The below piece ran in the Asia Focus section of WJI's October issue
The search for a room-temperature superconductive material has long been pursued, but so far it has remained a scientific theory. There is widespread interest in recent claims from South Korean researchers who believe that LK-99 could be for real. While further assessment of K-99 may well show that it is not “for real,” that possibility is hard to ignore.
Word that a new superconductor—LK-99—can work at room temperatures or higher, and at ambient pressure, recently fueled an online frenzy that led to much discussion as to whether it could for real. By press time, the story that broke in July and was abuzz in early August may not just be yesterday’s news, but yesterday’s news refuted, as there are many questions about the concept from Sukbae Lee and Ji-Hoon Kim, and colleagues, of South Korea’s Quantum Energy Research Centre.
Per Wikipedia, LK-99 is a potential room-temperature superconductor with a gray-black appearance that is said to have a hexagonal structure that is slightly modified from lead‒apatite by adding small amounts of copper. In 1999, a Korea University team led by Lee and Kim claimed that the material acts as a superconductor at temperatures below 400 K (127°C/260°F) and at ambient pressure. Not much happened until recently, when a July 22 technical paper by Lee and Kim (their names led to the LK-99 tag) jolted the technical field as they implied that room-temperature capability may be possible.
On Aug. 4, 2023, a report sent to SBS News said that high-quality LK-99 samples may exhibit diamagnetism 5,450 times greater than graphite, while low-quality samples may demonstrate an effect up to 23 times stronger. The only way that could be, the report said, is if the substance is a superconductor.
A recent story in BusinessKorea said that the Korean Superconductivity Society recently established a committee of experts to verify LK-99, a room-temperature superconductor developed by Korean researchers affiliated with the Quantum Energy Research Center (QERC) among others. The society said it plans to provide samples produced by the QERC for testing.
While LK-99 would be a stunning advance if it was found to be scientifically verified, several wire and cable manufacturers have been working on them, albeit with technology that does not work at room temperatures.
In 2021, South Korea’s LS Cable & System developed a next-generation 23 kV triaxial superconducting cable and obtained an IEC on the product. Currently, only three companies in the world can make superconducting cables, and LS Cable & System notes that it is the only one that established an international standard for a triaxial superconducting cable.
WJI asked LS Cable & System whether it was involved in any way with the research into LK-99, and got the following reply. “The superconducting cable commercialized by LS Cable & System is a product with a different technology from LK-99, which has recently become an issue.”
That response did not state that South Korea’s LS Cable & System was not interested in the potential of LK-99, only that at this point it is not part of the current activity.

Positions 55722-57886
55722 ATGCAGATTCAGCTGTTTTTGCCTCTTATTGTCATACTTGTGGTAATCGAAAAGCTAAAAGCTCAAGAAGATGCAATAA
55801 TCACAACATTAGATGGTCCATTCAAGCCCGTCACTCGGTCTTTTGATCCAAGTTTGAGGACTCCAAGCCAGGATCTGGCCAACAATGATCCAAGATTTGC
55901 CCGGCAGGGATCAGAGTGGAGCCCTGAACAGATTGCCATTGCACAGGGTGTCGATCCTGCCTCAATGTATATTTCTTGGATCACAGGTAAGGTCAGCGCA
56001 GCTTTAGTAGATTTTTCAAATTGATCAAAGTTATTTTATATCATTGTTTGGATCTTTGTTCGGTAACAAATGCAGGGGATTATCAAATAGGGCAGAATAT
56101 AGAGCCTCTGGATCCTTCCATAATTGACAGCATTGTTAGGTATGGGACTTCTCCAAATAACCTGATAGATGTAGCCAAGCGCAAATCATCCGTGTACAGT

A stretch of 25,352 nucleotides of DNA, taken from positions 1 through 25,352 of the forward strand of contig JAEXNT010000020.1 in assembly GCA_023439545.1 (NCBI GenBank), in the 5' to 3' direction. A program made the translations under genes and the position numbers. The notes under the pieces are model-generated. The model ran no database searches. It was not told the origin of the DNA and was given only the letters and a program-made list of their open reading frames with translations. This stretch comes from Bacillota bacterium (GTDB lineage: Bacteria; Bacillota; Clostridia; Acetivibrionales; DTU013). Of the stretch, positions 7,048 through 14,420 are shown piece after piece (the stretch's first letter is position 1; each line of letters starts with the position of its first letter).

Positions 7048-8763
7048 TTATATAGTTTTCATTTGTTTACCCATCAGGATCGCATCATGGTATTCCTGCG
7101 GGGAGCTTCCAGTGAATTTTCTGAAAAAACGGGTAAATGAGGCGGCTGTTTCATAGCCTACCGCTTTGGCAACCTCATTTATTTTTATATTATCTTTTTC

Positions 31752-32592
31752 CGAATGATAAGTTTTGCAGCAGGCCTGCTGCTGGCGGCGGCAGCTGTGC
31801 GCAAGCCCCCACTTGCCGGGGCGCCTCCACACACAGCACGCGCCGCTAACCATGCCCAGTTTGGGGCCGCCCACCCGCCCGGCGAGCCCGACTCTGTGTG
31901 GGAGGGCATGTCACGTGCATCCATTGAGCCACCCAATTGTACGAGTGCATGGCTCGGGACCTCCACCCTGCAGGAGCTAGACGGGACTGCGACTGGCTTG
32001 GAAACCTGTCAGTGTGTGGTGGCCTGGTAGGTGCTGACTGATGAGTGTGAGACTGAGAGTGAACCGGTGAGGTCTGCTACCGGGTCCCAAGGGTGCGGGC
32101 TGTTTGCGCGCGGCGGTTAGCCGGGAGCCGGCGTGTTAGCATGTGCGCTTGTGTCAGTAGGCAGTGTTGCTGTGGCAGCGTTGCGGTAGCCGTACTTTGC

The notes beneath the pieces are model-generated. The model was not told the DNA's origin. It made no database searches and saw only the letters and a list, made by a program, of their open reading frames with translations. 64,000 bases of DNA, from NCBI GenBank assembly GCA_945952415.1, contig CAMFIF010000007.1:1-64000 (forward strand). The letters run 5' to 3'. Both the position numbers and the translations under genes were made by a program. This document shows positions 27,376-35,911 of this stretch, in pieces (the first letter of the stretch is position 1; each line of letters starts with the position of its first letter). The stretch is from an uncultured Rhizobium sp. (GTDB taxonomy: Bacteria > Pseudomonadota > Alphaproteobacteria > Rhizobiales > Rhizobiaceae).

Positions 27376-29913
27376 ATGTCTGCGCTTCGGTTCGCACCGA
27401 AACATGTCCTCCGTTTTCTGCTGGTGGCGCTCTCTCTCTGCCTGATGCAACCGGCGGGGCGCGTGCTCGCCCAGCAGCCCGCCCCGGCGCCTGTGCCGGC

LK-99 technology is worth pursuing as multiple reports note that its hoped-for potential would be an amazing advance. It has been likened to the search for the Holy Grail, yet it also evokes decades-old memories of claims of “cold fusion” for nuclear energy that never materialized. And yes, there are skeptics for LK-99.
To date, there has been no scientific validation of LK-99, although there was one report of observed superconductivity at 110 K by a team from Southeast University, China. However, the absence of the Meissner effect (a defining characteristic of superconductors) was questioned as well as the testing method.
There has been considerable response, most doubting the accuracy of the claims. An article published by Time said that on July 31, researchers from the National Physical Laboratory of India uploaded a paper that found that LK-99 is not superconductive. Veerpal Singh Awana, chief scientist at the National Physical Laboratory, posted details online outlining his group’s unsuccessful efforts to replicate the findings. Also, researchers from Beihang University in Beijing uploaded a paper on July 31 that found that LK-99 is not superconductive.
Other warning flags were that there was no heat anomaly test and no definition of “zero resistance.”
An editorial in The Hindu was blunt. “For another claim this year, of a material that reportedly superconducts near room temperature and under much less pressure than others of its kind, its originators shared instructions to synthesize it but refused to share samples, claiming they constituted intellectual property. While this may be, their refusal vitiated the proper process of science in the face of such an extraordinary claim.”
Another on-line article, in the Korean Joongang Daily, said that a researcher from the Korea Institute of Energy Technology (Kentech) “confirmed that the crystal structure of LK-99 is in line with what has been suggested in manuscripts put forward by the Korean scientists, according to local media reports.” At the same time, it noted that The Korean Society of Superconductivity and Cryogenics looking into the claims believes that “based on the studies and footage, the material appearing in the research and the footage cannot be considered as a room-temperature, ambient-pressure superconductor.”
But for now, LK-99 is front and center, and multiple Korean researchers are assessing the technology. If it is deemed feasible, more than one wire and cable manufacturer would be very, very interested.